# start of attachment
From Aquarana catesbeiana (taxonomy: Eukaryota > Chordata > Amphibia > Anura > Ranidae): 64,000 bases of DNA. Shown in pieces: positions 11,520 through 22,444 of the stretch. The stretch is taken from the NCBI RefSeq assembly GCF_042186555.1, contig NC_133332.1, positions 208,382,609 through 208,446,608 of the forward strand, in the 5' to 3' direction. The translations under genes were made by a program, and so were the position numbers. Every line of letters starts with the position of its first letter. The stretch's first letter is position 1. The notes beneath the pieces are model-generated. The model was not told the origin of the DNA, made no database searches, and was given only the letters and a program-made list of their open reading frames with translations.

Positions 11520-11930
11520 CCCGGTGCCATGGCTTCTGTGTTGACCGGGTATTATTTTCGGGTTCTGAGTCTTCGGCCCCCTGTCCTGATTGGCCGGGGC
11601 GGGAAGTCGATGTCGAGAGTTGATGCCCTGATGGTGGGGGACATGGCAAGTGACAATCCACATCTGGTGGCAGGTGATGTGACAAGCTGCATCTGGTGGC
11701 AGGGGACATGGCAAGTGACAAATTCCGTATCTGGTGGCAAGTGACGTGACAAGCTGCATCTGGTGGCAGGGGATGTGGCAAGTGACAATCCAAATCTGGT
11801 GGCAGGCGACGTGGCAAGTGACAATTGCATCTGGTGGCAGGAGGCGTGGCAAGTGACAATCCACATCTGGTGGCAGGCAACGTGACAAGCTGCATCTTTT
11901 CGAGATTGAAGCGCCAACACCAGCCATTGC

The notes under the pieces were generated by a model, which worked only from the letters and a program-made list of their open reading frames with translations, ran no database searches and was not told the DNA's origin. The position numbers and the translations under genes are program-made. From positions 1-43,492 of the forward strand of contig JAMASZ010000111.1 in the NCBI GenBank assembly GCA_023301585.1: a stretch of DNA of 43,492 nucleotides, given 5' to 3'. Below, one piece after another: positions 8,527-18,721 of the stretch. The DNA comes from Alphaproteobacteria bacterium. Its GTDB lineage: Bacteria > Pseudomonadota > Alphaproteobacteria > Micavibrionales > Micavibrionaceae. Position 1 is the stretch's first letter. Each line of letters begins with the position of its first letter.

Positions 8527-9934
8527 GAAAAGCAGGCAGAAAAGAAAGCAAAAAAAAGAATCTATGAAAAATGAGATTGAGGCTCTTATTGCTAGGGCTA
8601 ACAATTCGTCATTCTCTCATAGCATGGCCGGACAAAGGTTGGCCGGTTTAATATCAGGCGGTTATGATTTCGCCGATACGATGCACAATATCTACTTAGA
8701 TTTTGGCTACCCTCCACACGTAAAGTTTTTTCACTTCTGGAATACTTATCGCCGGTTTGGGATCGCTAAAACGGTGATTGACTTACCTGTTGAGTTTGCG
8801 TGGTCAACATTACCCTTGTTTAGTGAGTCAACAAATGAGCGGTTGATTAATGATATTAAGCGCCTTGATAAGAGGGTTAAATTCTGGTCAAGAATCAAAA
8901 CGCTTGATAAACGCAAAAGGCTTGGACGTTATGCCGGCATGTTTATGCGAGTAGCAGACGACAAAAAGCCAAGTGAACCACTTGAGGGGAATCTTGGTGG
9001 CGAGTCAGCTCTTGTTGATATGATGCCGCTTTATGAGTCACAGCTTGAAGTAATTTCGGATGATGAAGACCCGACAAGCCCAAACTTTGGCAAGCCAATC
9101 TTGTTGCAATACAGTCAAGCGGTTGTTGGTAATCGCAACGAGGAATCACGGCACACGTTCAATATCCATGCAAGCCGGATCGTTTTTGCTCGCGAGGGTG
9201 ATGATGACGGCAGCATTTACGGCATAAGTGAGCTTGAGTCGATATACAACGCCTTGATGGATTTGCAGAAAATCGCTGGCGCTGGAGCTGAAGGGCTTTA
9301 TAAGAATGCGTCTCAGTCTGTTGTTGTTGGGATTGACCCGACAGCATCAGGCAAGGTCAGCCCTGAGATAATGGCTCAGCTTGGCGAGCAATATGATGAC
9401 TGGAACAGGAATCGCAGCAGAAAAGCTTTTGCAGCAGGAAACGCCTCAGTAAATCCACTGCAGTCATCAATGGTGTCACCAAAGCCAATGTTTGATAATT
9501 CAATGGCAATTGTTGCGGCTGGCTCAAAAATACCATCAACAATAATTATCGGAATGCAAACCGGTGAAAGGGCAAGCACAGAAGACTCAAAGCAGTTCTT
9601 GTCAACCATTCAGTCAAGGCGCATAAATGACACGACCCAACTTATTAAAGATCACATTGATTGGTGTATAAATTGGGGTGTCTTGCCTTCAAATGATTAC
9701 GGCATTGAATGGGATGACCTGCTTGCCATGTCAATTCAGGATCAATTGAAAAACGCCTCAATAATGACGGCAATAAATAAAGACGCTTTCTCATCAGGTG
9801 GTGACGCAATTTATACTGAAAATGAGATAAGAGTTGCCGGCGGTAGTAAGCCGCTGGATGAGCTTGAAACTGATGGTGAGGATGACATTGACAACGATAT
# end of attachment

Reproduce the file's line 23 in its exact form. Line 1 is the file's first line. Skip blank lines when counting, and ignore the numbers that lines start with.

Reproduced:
9801 GTGACGCAATTTATACTGAAAATGAGATAAGAGTTGCCGGCGGTAGTAAGCCGCTGGATGAGCTTGAAACTGATGGTGAGGATGACATTGACAACGATAT